The minister of a woman who admitted killing her baby daughter by severing the child’s arms said Wednesday that her husband seemed emotionally stable but was searching for answers and concerned about how God will judge his wife.
“He’s concerned, overall, about why this happened and what would happen to her and how does God view her right now,” said Doyle Davidson, who leads a nondenominational church in suburban Plano that Dena and John Schlosser have attended with their children.
Dena Schlosser, 35, was charged with capital murder Monday after she calmly told a 911 operator she cut off the arms of 11-month-old Margaret. Police found Schlosser, who had a history of postpartum depression and psychotic symptoms, covered in blood and holding a knife, a church hymn playing in the background.
Davidson said he talked to John Schlosser on Monday about funeral arrangements for the baby, which remain incomplete pending an autopsy.
“He’s concerned about his wife. I mean, who wouldn’t be? He asked me: ‘What is God saying now? I mean, my wife’s in jail,'” Davidson told The Associated Press. “I said ‘John, we’ll have to watch the court system and how it works out.'”
John Schlosser was seen leaving his family’s home on Monday. He did not want to speak to reporters. A message left at a contact number listed for the Schlossers in police records was not returned Wednesday.
David Haynes, a McKinney attorney appointed to represent Dena Schlosser, said he was concerned after visiting with her Wednesday with “how well she understands the situation she’s in and how much she understands what the case is about,” The Dallas Morning News reported in its Thursday editions.
Haynes said Schlosser is being held at the Collin County jail infirmary and is receiving medical care.
Davidson, who started Water of Life Church in 1980, said he believes God uses the courts to work His will. He said he told Schlosser that although the Bible instructs not to kill, God also forgives.
“God will forgive every sin and he will forgive this woman,” Davidson said. “My basic thing will be simply to pray that Dena will be brought to repentance to God and acknowledge her sin and then she’ll be free.”
Davidson said he did not have a close relationship with the Schlossers and that they had attended the church sporadically for about three years. Dena Schlosser and her daughters, ages 6 and 9, attended more often than her husband, he said.
“I’d say hello and that was about it,” the minister said.
But a friend of Schlosser’s mother, Connie Macaulay, told The AP that Macaulay opposed her daughter’s involvement in Davidson’s church, and feared her grandchildren were being exposed to a cult-like environment.
“She didn’t feel the atmosphere they were growing up in was safe and I think she was concerned the husband was too controlling,” Lore Fichtner, a 57-year-old real estate agent, said from her home in Illinois, where Macaulay lived across the street for nearly a decade.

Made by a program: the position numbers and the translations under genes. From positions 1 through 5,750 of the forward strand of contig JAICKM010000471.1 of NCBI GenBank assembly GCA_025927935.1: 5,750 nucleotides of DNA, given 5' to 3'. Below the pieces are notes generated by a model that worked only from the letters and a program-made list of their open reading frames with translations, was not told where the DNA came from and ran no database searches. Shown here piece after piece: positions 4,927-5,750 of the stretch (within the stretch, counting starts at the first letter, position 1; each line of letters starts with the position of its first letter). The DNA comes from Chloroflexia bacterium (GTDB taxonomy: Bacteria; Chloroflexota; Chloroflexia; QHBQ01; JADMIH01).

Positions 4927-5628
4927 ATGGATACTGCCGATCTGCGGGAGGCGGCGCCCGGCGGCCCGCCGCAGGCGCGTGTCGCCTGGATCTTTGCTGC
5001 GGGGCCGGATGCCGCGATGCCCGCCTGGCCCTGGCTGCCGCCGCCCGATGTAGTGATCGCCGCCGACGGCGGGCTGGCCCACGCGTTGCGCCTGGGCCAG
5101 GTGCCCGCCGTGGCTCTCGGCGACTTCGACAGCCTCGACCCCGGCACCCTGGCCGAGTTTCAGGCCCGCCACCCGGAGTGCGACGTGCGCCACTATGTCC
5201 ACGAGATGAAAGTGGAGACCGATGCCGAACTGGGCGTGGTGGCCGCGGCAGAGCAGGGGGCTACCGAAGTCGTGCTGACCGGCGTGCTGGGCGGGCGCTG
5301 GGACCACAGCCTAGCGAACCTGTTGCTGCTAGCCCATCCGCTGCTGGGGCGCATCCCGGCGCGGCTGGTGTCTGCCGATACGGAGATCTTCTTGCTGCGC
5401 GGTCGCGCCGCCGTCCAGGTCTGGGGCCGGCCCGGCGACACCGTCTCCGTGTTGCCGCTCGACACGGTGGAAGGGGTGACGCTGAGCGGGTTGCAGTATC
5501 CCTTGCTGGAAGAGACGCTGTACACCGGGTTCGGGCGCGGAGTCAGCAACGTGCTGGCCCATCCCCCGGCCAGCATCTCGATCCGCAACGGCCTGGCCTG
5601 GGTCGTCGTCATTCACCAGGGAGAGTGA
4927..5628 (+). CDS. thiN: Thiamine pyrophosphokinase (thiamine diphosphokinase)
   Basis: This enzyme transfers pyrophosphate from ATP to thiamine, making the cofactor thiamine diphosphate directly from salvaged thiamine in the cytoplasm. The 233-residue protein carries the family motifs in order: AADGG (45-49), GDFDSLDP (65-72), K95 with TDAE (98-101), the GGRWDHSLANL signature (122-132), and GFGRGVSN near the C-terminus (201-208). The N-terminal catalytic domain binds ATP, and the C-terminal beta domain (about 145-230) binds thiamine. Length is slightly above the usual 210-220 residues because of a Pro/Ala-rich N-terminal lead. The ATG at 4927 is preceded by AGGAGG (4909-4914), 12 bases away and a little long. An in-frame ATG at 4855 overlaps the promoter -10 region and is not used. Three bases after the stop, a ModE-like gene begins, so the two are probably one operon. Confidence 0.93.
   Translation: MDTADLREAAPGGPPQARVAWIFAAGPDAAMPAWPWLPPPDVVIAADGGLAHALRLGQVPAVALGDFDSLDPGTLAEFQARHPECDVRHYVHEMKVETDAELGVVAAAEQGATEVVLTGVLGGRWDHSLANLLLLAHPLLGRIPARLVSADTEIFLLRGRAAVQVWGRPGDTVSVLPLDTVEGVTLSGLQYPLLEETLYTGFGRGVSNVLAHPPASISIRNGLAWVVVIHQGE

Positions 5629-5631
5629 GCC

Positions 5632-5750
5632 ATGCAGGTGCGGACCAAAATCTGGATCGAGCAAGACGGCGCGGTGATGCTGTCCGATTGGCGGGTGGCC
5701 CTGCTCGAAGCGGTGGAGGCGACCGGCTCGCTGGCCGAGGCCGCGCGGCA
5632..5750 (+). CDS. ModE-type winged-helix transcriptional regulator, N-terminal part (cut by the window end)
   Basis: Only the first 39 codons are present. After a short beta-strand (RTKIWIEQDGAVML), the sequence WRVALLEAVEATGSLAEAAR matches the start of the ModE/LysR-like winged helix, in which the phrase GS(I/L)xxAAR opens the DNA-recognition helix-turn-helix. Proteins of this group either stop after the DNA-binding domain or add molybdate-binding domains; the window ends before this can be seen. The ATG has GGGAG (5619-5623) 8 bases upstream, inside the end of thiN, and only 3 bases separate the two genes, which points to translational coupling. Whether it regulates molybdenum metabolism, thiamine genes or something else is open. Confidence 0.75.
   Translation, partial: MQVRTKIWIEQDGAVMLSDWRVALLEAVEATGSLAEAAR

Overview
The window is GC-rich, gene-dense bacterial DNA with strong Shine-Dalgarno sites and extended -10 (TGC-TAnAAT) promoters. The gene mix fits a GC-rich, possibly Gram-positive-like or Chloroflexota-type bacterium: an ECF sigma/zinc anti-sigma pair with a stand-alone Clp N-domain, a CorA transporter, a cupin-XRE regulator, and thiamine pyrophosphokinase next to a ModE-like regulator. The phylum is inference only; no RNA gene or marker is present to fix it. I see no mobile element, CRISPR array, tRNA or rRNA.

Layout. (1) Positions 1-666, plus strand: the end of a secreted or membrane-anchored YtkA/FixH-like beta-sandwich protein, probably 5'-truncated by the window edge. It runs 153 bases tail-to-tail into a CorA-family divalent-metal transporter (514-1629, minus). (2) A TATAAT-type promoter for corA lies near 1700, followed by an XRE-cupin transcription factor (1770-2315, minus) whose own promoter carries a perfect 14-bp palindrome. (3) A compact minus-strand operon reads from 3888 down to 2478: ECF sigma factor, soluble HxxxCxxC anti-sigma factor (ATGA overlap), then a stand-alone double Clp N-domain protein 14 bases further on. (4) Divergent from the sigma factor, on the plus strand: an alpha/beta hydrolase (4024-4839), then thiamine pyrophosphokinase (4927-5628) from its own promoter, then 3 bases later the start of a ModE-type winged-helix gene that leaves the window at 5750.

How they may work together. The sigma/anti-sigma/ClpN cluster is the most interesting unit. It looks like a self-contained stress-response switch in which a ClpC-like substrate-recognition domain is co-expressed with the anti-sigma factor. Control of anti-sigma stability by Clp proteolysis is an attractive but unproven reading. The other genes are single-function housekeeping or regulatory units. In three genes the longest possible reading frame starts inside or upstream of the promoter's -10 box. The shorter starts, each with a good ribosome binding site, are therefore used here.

Macaulay, who recently moved to Canada, could not be reached by telephone on Wednesday.
Fichtner said Macaulay was also concerned that her daughter and son-in-law were giving too much money to Davidson’s church and spending too many long hours at services. Macaulay, who had always been close with her daughter, traveled to Texas more than once to try and persuade her to leave Davidson’s church, Fichtner said.
“Connie contacted him to try to get him to back away from her daughter,” she said, but “Dena stuck to this preacher and her husband.”
Davidson said he remembered an unpleasant encounter with Macaulay more than a year ago but rejected notions of impropriety at the church. He said he doesn’t pass a collection plate and services generally last under two hours.
“I believe Dena and John once told me that her mother didn’t like me,” the 72-year-old minister said. “Dena’s mother came here once and, you know, she didn’t like the things I said, but that’s not unusual. I just say what’s in the Bible.”
The Schlossers’ daughters were placed in temporary custody with Texas’ Family and Protective Services earlier this week after the agency determined their father failed to protect them from their mother.
According to court records, John Schlosser told a child protection investigator that his wife referenced Bible scripture the night before the killing and said she wanted to “give her children to God.”
John Schlosser did not appear alarmed by his wife’s comment or see it as a sign that his wife would harm her child, according to a FPS affidavit.
Davidson said no one can know what Dena Schlosser meant by her comments and that they weren’t necessarily sufficient grounds to take children away from their father.
“I wouldn’t think most people would have even thought anything about it,” Davidson said. “It would mean nothing to a person unless they received an explanation from her.”